Milan may be the design capital of Italy and its annual Fuorisalone the global epicentre where international buyers, collectors, retailers, journalists, interior designers and architects converge, but the country’s rich cultural heritage, long line of talented artisans, and the quality assurance of the "Made In Italy" trademark, makes the whole country fertile ground for a variety of design-led initiatives that reverberate beyond its borders. One such initiative is EDIT Napoli, a Naples-based design fair with an explicit mission to support and promote independent designers.
Organized by the design curator of Rome’s MAXXI museum Domitilla Dardi and gallerist Emilia Petruccelli, the inaugural edition of EDIT Napoli took place between the 6th and 9th of June 2019 at the historic Complesso di San Domenico Maggiore in the heart of the city showcasing new work by a group of 60 design-makers who share an interest in artisanal production techniques. That’s not to say that the fair was a showcase of traditional craft and artisanship; on the contrary, the creatives the curating duo handpicked may take inspiration from the past or employ traditional manufacturing methods, but their vision is squarely avant garde. As Dardi explains, “EDIT Napoli is dedicated to those with a self-sufficient vision of making; those who are working to keep traditions alive but with an eye on the future.” Independent practitioners are involved in all aspects of design production, from conception and fabrication to branding and distribution, so although they may lack the resources of an established brand or well-connected manufacturer, they have the freedom to be as bold and creative as they wish. EDIT Napoli not only celebrates such visionary design-makers but also helps them by introducing them to potential business partners such as buyers, retailers, interior designers, and architects.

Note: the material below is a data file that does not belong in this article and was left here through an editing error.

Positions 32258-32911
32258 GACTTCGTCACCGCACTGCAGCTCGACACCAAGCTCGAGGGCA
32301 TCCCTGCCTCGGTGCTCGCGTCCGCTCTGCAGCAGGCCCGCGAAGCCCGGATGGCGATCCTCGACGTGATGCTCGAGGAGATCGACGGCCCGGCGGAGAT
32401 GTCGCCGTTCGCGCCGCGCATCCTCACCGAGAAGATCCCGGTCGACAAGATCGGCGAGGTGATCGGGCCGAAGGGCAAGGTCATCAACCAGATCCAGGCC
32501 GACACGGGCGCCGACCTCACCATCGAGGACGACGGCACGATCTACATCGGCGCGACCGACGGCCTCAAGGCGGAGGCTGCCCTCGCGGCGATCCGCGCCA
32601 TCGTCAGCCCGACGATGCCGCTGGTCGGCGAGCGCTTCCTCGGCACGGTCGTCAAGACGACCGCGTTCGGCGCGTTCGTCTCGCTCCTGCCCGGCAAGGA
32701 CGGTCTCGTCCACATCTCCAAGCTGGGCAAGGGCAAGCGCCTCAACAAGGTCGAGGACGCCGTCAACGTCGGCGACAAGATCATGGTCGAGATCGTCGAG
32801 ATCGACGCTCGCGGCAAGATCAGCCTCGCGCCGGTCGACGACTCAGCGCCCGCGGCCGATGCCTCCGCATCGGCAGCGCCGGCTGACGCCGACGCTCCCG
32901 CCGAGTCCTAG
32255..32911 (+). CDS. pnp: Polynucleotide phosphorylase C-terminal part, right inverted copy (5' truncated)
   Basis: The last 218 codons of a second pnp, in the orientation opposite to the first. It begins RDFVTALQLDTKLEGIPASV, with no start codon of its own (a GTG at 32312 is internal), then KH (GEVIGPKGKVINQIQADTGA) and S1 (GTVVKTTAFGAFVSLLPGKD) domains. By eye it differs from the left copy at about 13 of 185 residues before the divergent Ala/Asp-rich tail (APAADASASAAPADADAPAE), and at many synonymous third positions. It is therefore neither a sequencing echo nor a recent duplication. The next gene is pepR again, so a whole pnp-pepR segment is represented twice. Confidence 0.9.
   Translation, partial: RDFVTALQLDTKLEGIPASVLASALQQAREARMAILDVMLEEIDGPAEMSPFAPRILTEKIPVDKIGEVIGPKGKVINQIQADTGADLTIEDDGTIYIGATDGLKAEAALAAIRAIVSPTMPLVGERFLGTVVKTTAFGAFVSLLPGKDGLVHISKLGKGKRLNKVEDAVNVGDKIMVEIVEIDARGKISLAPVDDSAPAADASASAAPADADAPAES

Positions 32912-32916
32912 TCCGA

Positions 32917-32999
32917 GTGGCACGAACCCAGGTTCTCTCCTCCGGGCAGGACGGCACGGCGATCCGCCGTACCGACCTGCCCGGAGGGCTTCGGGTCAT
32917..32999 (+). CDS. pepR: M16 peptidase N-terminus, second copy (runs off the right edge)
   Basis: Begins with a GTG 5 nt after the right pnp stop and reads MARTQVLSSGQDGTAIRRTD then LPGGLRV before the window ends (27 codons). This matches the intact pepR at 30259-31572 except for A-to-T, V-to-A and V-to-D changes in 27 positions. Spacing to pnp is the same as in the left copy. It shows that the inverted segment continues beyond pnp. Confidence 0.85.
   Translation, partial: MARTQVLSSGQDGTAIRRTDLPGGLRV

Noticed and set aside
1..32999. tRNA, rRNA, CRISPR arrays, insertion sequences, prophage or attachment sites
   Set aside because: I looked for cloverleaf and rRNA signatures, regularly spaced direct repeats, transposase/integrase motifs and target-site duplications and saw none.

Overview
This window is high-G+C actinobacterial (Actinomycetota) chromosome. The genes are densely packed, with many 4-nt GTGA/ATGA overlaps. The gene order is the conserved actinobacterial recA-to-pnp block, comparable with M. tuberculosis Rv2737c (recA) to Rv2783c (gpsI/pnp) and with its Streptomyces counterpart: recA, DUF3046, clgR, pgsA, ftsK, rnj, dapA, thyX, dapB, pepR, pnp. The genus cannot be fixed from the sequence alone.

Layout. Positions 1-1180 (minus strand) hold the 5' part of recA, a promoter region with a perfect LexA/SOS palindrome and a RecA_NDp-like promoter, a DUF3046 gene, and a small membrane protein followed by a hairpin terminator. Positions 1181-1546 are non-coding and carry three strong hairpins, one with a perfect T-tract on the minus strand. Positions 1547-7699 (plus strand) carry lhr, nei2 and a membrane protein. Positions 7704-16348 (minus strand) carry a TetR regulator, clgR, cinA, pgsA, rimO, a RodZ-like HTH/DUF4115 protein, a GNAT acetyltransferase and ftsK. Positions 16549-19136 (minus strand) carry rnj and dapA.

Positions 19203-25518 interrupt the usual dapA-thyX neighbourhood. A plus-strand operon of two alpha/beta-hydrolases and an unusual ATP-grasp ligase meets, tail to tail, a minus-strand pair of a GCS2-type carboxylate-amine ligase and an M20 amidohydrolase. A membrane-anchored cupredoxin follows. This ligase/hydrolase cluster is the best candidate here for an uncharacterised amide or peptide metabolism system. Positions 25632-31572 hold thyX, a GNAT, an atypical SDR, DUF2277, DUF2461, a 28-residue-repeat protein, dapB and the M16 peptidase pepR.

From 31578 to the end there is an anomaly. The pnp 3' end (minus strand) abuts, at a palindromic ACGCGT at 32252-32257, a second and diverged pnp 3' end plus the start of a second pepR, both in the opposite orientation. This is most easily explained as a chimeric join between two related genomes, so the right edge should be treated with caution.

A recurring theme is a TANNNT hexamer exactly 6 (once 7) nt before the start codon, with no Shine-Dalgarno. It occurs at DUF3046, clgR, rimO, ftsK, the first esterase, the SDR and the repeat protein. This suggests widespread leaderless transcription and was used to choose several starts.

EDIT Napoli’s mission to promote designers who bridge the past and future could not have found a more suitable location than the Monastery of San Domenico Maggiore which along with the adjoining church is a veritable architectural palimpsest. Built in the 13th century, around a small church dating back to the 10th century, the Gothic edifice served as a Benedictine and then Dominican monastery as well housed the original seat of the University of Naples, where philosopher, theologian and priest Thomas Aquinas studied and later taught theology. In the 17th century, the complex underwent a Baroque makeover and an ambitious expansion including the vaulted Sala del Capitolo.
A marvel of Neapolitan Baroque, featuring ornate stucco bas-reliefs by Neapolitan sculptor Cosimo Fanzago and magnificent frescoes by Sicilian painter Michele Ragolia on the vaulted ceiling and rear wall, the majestic Sala functioned as the design fair’s main exhibition space, fostering a dialogue between contemporary design, traditional craftsmanship and cultural heritage.
A few of the talented creatives that caught our eye included Italian designer Victoria Episcopo, whose gently rocking Monstera throne was inspired by the swaying Monstera Deliciosa leaves the designer encountered on a trip to Mexico, Rome-based designer Andrea Anastasio, who incorporated copper rivets into Kazakh rugs by devising a special technique in collaboration with a Lombardian artisan for puncturing holes without fraying, and French designer and scenographer Constance Guisset whose self-produced light fittings draw from her interest in set design, choreography and the solar system.
We were also impressed by the exquisite work of Italian artist and glass designer Simone Crestani including his hand-cut and hand-polished 'Bubble Mirrors' adorned with delicate silver glass bubbles made using traditional Venetian techniques, and his 'Glass Bonsai' sculptures which uncannily marry the man-made and the organic.